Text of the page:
Cordless phones provide you a lot of freedom and convenience when using land-line phones in the privacy of your home. It has a base unit that receives power and signals from the telephone company, converts the signal to FM radio signal, and then broadcasts that signal. A handset receives the radio signal, converts it to electrical signal and sends that signal to the speaker. Cordless phones, like AT&T phones, are reliable devices, but they do break down once in a while. Learn to troubleshoot a cordless phone before running to a local store to buy a replacement.
Find the small gray plastic box called the network interface device (NID) mounted by the telephone company on a wall just outside your home. Open the NID and look for the short wire with a modular connector plugged into a jack beside it. Depress the clip on the connector and unplug the connector from its jack. Get a working land-line phone and insert the modular plug at the end of its cord into the jack inside the NID. The absence of a dial tone would indicate a problem in the telephone company's line. Call your phone company to report the problem.
Lift your base of the cordless phone, and look for the jack that accommodates the telephone patch cable connecting the base unit to the wall jack. See if the connector is properly seated and plugged into the jack. Some connectors may look like they are plugged into the jack but may actually be just sitting there without touching the copper connectors inside. Push the connector into the jack to make sure this is not the case.
Lift your land-line phone, unplug all connectors connected to it, and peek into each jack to see the copper pins inside. Look for any deformed, bent or twisted copper pins inside the jacks. Misuse or abuse of the phone can sometimes result in bent or twisted connector pins inside the jacks. Get a pair of needle-nose pliers, and carefully try to place the pin in its proper form.
Unplug the patch cable that connects the telephone set to the wall jack and inspect the cable length for any sign of damage or puncture marks. Inspect the plugs on both ends and look for any sign of burned plastic or copper pins. Replace the patch cable if there is any damage. Bring the patch cable to a working phone and remove the working phone's patch cable. Test the patch cable that you brought by using it on the working phone and listening for a dial tone. A dial tone would mean that your patch cable is working. Replace the patch cable if there is no dial tone.
Look at the AC adapter running from the electrical outlet on your wall to the base unit of your cordless phone. Check if it is properly plugged into the wall receptacle on one end and to the jack behind the base unit on the other end.
Look at the length of the cord for any obvious signs of damage such as cuts or puncture marks and replace the cord if needed. Look at the black box in the middle of the cord to see if it has any sign of deformity or discoloration. Smell the box for a strong odor of burned wire indicating that the electrical winding inside has burned. Replace the AC adapter if needed.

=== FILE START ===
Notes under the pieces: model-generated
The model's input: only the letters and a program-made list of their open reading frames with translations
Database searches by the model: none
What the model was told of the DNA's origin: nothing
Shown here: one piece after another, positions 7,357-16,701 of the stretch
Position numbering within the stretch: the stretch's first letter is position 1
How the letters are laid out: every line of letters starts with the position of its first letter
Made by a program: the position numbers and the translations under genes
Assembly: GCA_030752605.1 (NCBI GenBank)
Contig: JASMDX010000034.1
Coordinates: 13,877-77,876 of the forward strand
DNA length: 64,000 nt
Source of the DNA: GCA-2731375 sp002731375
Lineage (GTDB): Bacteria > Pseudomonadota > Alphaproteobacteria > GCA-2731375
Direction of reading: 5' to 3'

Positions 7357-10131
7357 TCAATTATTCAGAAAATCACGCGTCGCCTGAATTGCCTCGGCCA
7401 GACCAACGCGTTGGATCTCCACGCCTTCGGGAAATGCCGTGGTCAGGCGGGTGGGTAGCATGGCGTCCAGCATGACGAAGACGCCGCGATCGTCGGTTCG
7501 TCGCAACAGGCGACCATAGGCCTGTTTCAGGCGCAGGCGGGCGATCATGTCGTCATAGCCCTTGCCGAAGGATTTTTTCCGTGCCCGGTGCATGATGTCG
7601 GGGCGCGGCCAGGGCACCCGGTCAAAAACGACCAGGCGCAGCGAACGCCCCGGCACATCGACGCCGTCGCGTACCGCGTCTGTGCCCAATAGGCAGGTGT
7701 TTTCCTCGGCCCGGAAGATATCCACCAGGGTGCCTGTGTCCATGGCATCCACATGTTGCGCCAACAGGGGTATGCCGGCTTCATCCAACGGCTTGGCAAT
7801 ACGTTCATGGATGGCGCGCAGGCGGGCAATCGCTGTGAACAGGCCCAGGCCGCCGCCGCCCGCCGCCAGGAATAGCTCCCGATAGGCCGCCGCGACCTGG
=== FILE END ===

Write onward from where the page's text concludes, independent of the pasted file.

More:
Check the battery indicator lamp. If you repeatedly get a low battery indicator, even after charging overnight, replace the battery. Slide open the battery compartment cover at the back of the handset, lift the old battery pack, and unplug the battery connector. Plug the connector of a replacement battery into the socket inside the battery compartment, place the new battery into the compartment, and replace its cover. Read the battery manufacturer's instructions on how to charge the battery for the first time and charge it properly.
Unplug one or two phones from the jack to reduce power consumption if your cordless phone does not ring and you have several extensions plugged in. Telephone ringers are powered by electricity coming from the phone company and each network allots a certain a amount of electricity for each phone line. Plugging too many phones can cause you to exceed the limit and cause the phones not to ring.
Press the program channel button on the phone interface to change the channels and fix annoying static noise. Plug the AC power cord to another power receptacle with a different circuit to fix noise generated by plugging the adapter in the same circuit with household appliances.
Look at the base antenna and make sure that it is upright. Move the base unit and handset away from appliances such as a microwave oven, computers, television and stereo. Move closer to the base unit in case you are using your handset and experiencing poor reception as you might be out of range.
Unplug the cordless phone base unit from its jack, get a working phone and plug the phone into the jack. Listen for a dial tone. The absence of a dial tone indicates that the problem lies in the phone circuit and not in the cordless phone. Inspect each phone line and jack to find where the wires are damaged or have come in contact with each other.
Things You'll Need
Needle nosed pliers